Dev Blog #3: How to get the player hooked

In this blog post, I would like to shed some light on the process of capturing the players attention and motivation to play your game again. As an indie developer, it is hard enough to get people to try your game, even with intense marketing effort. It is, however, likely as difficult to keep a player playing once he or she started.

Too many games struggle with this exact issue. Thus, I decided to write about that topic, bringing mostly personal experience to the table, not theoretical knowledge.


The good and the bad

This whole blog is somewhat a necessary step in developing your own game, but many companies tend to abuse these psychological tricks. The most recent outrage regarding loot boxes came from the community of Apex Legends, a Battle Royale title from Respawn Entertainment.
Each new level, you would get a loot box as a reward for playing. But at some point, you would no longer get one loot box each level, but rather had to gain two levels to get one.
This gives the player the need to get more loot boxes, because of the feeling that something is missing and thus, he or she would buy them with real money, so-called “micro-transactions”.

Don’t worry, even though loot boxes are actually a good (and working) method to reward the player in a psychological way, this post is not focused around loot boxes.



For this part of the post, let’s assume the role of the player at first (italicized), then the role of the developer.
As a player, the things that keep the game interesting are progressional satisfaction, visually pleasing gameplay and a sense of becoming better at the game. And this is why:

Progressional satisfaction

First of all, as a player, I need to know if I am making progress in the game. When I upgrade a building, I want to see that it is now upgraded. I want the feeling that my city is expanding and therefore I build more houses to shelter more people.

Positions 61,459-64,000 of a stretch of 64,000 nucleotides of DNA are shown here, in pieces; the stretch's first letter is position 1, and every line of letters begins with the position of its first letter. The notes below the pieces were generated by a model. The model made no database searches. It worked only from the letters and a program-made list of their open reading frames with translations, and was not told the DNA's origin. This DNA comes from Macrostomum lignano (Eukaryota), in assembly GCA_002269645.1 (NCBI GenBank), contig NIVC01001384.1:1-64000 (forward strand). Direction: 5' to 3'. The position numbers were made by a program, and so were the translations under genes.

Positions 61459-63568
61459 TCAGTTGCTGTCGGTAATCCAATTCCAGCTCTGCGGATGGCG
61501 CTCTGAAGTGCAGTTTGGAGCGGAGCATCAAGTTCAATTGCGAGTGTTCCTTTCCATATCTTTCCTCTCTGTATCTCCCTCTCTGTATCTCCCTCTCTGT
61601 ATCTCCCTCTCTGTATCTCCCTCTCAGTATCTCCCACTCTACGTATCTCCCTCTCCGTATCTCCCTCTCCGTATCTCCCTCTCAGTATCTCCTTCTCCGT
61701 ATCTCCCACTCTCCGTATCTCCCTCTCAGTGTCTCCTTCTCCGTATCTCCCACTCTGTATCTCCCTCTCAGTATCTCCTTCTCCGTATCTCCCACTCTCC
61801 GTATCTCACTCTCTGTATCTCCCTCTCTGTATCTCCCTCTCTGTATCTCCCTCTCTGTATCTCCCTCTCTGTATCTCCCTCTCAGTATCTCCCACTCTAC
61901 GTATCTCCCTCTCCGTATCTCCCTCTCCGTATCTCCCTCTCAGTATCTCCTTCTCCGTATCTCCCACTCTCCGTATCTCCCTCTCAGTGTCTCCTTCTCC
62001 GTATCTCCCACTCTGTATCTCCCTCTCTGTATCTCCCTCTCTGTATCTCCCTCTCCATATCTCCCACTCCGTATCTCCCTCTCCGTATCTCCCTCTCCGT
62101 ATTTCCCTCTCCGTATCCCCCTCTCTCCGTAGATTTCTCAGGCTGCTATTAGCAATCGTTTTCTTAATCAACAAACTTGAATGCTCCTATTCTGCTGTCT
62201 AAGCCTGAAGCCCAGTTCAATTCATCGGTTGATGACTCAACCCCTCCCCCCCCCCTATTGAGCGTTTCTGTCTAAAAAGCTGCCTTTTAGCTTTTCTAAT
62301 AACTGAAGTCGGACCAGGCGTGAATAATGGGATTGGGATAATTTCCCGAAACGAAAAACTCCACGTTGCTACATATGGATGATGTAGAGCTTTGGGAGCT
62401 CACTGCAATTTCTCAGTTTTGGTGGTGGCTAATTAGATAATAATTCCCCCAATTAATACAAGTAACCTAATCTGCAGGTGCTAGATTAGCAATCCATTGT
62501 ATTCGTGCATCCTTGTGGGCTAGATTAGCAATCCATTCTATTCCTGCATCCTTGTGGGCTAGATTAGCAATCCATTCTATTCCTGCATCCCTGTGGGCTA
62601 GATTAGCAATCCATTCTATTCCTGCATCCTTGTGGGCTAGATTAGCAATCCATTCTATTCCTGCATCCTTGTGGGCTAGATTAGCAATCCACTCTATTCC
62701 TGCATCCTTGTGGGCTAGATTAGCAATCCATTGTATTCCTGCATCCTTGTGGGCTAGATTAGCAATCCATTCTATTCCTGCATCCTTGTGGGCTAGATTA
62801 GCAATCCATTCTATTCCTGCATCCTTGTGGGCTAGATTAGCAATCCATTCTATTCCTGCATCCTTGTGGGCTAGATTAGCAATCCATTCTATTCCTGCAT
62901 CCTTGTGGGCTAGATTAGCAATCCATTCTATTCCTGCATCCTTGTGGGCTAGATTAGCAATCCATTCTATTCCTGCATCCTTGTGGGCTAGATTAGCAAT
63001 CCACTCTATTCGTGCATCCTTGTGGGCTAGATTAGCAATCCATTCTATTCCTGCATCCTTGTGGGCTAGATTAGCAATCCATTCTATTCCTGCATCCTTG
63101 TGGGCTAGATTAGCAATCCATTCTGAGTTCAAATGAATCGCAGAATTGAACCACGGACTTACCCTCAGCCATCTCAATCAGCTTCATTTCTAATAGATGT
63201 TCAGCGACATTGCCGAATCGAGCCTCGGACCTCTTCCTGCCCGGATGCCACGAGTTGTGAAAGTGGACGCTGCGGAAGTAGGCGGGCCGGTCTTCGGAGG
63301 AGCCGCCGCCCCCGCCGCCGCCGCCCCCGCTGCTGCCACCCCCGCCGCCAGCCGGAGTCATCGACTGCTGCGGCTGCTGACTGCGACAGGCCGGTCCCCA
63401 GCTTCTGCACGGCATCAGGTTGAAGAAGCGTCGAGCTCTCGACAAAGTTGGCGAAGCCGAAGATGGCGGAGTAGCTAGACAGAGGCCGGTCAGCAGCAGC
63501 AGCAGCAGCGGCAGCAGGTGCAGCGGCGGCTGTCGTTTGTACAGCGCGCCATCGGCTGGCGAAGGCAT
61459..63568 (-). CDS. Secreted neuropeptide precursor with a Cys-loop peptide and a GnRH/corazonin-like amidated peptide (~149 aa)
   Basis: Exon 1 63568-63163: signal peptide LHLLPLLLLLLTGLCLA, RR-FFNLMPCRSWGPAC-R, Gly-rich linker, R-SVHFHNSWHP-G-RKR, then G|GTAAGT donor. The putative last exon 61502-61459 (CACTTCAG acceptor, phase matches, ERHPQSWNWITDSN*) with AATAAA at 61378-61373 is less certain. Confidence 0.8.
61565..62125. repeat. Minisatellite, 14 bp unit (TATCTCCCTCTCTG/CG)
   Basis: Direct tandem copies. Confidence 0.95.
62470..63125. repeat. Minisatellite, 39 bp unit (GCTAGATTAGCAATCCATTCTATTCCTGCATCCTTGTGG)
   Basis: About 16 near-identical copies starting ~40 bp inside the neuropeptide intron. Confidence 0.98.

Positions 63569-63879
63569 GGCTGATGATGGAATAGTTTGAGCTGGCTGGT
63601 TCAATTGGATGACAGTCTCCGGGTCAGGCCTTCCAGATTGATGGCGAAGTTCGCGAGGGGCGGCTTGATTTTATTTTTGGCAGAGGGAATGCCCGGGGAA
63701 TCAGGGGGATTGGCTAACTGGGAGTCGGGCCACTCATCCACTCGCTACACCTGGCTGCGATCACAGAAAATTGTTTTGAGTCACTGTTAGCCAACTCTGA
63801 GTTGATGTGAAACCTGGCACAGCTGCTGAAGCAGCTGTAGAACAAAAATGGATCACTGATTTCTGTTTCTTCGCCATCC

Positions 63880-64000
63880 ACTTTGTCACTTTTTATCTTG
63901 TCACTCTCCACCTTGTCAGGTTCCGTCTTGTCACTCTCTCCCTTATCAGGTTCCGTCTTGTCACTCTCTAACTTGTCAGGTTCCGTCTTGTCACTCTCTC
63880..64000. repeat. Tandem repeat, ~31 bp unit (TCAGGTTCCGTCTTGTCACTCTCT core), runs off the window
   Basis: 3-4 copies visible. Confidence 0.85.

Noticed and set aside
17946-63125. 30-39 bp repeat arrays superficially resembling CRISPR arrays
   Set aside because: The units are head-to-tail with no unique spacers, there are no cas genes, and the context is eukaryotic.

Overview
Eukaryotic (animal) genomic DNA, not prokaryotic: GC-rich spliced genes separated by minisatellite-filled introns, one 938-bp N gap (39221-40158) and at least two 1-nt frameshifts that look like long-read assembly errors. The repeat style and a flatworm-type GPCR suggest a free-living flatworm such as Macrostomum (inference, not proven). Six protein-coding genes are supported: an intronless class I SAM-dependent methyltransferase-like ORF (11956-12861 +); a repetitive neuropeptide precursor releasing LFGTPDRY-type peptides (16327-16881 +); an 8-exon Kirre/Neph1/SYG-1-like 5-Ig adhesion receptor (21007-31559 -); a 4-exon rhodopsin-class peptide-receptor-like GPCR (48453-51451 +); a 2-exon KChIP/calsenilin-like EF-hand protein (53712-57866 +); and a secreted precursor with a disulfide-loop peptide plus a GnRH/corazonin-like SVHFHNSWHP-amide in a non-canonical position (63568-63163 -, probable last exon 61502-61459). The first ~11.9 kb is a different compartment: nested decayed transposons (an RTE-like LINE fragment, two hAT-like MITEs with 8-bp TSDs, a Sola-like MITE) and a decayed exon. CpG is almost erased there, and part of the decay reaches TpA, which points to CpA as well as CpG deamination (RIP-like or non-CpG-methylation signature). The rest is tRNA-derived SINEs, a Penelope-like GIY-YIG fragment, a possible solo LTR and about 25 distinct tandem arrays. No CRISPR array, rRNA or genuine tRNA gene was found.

The difficult part of this hook is not to implement progress bars, achievement popups with cool sounds, a fanfare and some confetti raining from the sky, but rather to offer a challenge in gameplay and yet reward the player for his progress and thus, giving him or her an advantage.

For example, the player just defeated the first boss. It is super important, that he or she is rewarded with something, anything really. It doesn’t even matter if the fight was hard or not:

  • maybe a new weapon, dropped from the boss
  • an achievement unlocked
  • generally new things unlocked, like a skin or a new playable character race
  • etc

Given that the player is rewarded for his actions, he or she will (almost certainly) feel a satisfaction for making progress and therefore, is more likely to try and progress further.

Visually pleasing gameplay

As a player, I don’t know everything that is going on in the game I’m playing. Not that I need to, but information can be delivered not only in textual form. I want to see certain things without clicking my way through menus and  text popups.

Both visual and acoustic feedback are extremely important, regardless of the game’s genre. Especially visual feedback can give away information and knowledge about the game or the game’s state without flooding the screen with text.

Image a iron mine worker in a strategy game. The worker has to walk to the iron mine/ore, start mining, and the return with the minerals to the stockpile.

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To be honest, there is a bit much going on in this gif, but this is not even alpha yet, so don’t mind the chaos.
The important part is, that when you follow one single worker, you always know what he is doing just by his visual state. You know he is headed for the iron ore, then he is mining, and finally he is carrying the minerals back to a building.
But there is more:

  • it is daytime, because I can see a passing cloud.
  • a lot of “+2 iron” pop up whenever a worker reaches a building, which indicates that I’m collecting resources. It’s a visual feedback and gives me a sense of progression.

To summarize, animations are key to improve visual feedback and provide information on a non-text basis. Keep your UI clean and don’t clutter it with too many menus and buttons.

Sense of becoming better

Last but definitely not least, a sense of becoming better. In some ways, this comes naturally, like:

  • improving your aim in shooter games
  • getting used to game mechanics
  • getting to know techniques and methods to succeed in a game (like which way to go in a labyrinth)

But as a developer, you can contribute to this sense in an additional way: Reward the player with bonuses that give him actual advantages. A good way to represent that is with a talent tree.
Each time the player reaches the end of a level, he or she gets to spend one talent point in the talent tree. Possible talents for a shooter game are “faster reload”, “a small shield when being hit”, etc. For a strategy game like CuCumbersome Life, they could be something like “faster cucumber growth”, “more yield when harvesting”, “faster moving units”.

Additionally, the player should get the feel that he or she gains superiority to his or her opponents. For example, your weapons would deal more damage or you would have more health points.


If you sticked around until the end, thank you for reading! Please comment below if you have any other suggestions or if you disagree with a point.


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